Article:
In wake of Charlottesville violence, WNBA teams unite for national anthem protest

"It's terrible, the state with which our country is in right now. Things need to change."

CREDIT: Lindsay Gibbs
CREDIT: Lindsay Gibbs

WASHINGTON, D.C. — Four days after one civilian was murdered and two police officers died during a white supremacist rally in Charlottesville, Virginia, and one day after the President of the United States vehemently defended the rally in a combative press conference, the WNBA’s Washington Mystics and Los Angeles Sparks intertwined and locked arms during the national anthem before their nationally televised game on Wednesday night.

The action was a continuation of the national anthem protest started by NFL quarterback Colin Kaepernick one year ago, as a way to bring attention to racial injustice and police brutality. It was also their way to honor the Charlottesville victims, and to speak out against the divisive, discriminatory messages coming from President Trump.

“We just want to stand united in lieu of the socio-political climate, just to remind everyone that it’s important to stay together in the midst of some tumultuous times,” Sparks forward Nneka Ogwumike, the reigning league MVP and President of the WNBA Player’s Association, told ThinkProgress before the game.

“I think there’s a lot of people that have a lot of opinions, but when it comes to discrimination, that’s just not what we’re about.”

Mystics guard Natasha Cloud echoed that sentiment, saying the two teams came together to send a message that they are unified.


“This league, we want to use our voices, we want to use our platform, to send the message that we accept and love every person,” she said. “It doesn’t matter what color you are, what religion you are, what sexual preference you have. Across the board, we’re human. We’re all supposed to be loved and respected.”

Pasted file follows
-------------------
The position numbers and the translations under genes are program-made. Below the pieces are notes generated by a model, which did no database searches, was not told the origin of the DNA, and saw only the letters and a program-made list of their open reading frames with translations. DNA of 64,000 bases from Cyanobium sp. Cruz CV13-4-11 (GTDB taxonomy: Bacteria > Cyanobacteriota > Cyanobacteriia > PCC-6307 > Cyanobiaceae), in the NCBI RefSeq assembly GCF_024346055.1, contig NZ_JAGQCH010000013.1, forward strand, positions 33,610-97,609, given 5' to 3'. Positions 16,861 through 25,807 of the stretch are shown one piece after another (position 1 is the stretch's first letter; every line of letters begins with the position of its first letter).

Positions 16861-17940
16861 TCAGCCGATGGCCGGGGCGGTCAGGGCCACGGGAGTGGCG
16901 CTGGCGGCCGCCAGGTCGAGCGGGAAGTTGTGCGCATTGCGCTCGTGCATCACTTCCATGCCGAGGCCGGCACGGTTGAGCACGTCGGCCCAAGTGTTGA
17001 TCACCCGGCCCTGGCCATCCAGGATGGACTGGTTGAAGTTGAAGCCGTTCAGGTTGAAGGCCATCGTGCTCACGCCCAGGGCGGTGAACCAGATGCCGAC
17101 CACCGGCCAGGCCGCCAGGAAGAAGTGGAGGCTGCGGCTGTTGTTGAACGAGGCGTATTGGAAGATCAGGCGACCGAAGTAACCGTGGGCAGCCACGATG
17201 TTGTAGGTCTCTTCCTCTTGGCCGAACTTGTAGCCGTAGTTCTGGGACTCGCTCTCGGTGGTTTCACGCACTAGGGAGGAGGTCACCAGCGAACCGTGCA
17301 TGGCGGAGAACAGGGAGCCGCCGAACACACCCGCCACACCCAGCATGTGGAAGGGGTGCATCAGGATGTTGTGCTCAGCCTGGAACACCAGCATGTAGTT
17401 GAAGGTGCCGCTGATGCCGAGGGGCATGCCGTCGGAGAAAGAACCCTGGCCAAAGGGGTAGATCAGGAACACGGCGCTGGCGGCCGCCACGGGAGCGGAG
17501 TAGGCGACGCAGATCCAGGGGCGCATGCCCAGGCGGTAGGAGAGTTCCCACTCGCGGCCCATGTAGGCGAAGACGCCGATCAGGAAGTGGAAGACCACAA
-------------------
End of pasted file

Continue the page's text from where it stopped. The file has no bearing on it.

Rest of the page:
Cloud said that the Mystics players, coaches, and management have been talking about the horrific events in Charlottesville and Trump’s reaction for the past few days.

“It’s terrible, the state with which our country is in right now. Things need to change. When things from the top — from the President — are unjust and unfair and demeaning and disrespectful, it trickles down to a low percentage, but it’s still a percentage in our country,” Cloud said.

“And if it doesn’t get handled, I’m scared for where we’re headed. There’s going to be retaliation eventually if something isn’t done from a higher power — our President. He needs to get off his ass and do something.”

The WNBA has been one of the most progressive leagues when it comes to social issues, and in the past year, the players have been incredibly outspoken about racism. Last season, multiple teams held media blackouts and wore Black Lives Matter t-shirts in response to the police killings of Anton Sterling and Philando Castile. This year, the Mystics have met with civil rights icon Rep. John Lewis (D-GA) and toured the National Museum of African American History. Mystics All-Star Elena Delle-Donne has spoken out against Trump’s transgender military band, and stated that if the team won the WNBA championship, they would not go to the White House if invited. The Sparks toured the National Museum of African American History the day before the game.

Players across the league are paying close attention to the President’s actions, and seem prepared to keep speaking out until the situation improves.


“[Trump] responds to everything else very impulsively, tweets very impulsively, but there’s a wait when something so wrong is going on in Charlottesville,” Cloud said “So I’m not surprised, but unfortunately that’s where we’re at. So something’s got to change.”

In a statement provided to ThinkProgress, the WNBA offered its support to all its players speaking out.

“We fully support our players, who are offering a demonstration of unity that we hope America can emulate in the wake of the tragic events in Charlottesville,” WNBA President Lisa Borders said. “We offer our sincere condolences to the families who lost loved ones and our support to those who were injured during the inexcusable violence that transpired.”

The WNBPA also said that it “fully supports our players and their efforts to come together as one to demonstrate unity and leadership in the wake of the recent tragic events in Charlottesville. Our members are strong, and passionate advocates of a world where hate is not tolerated.”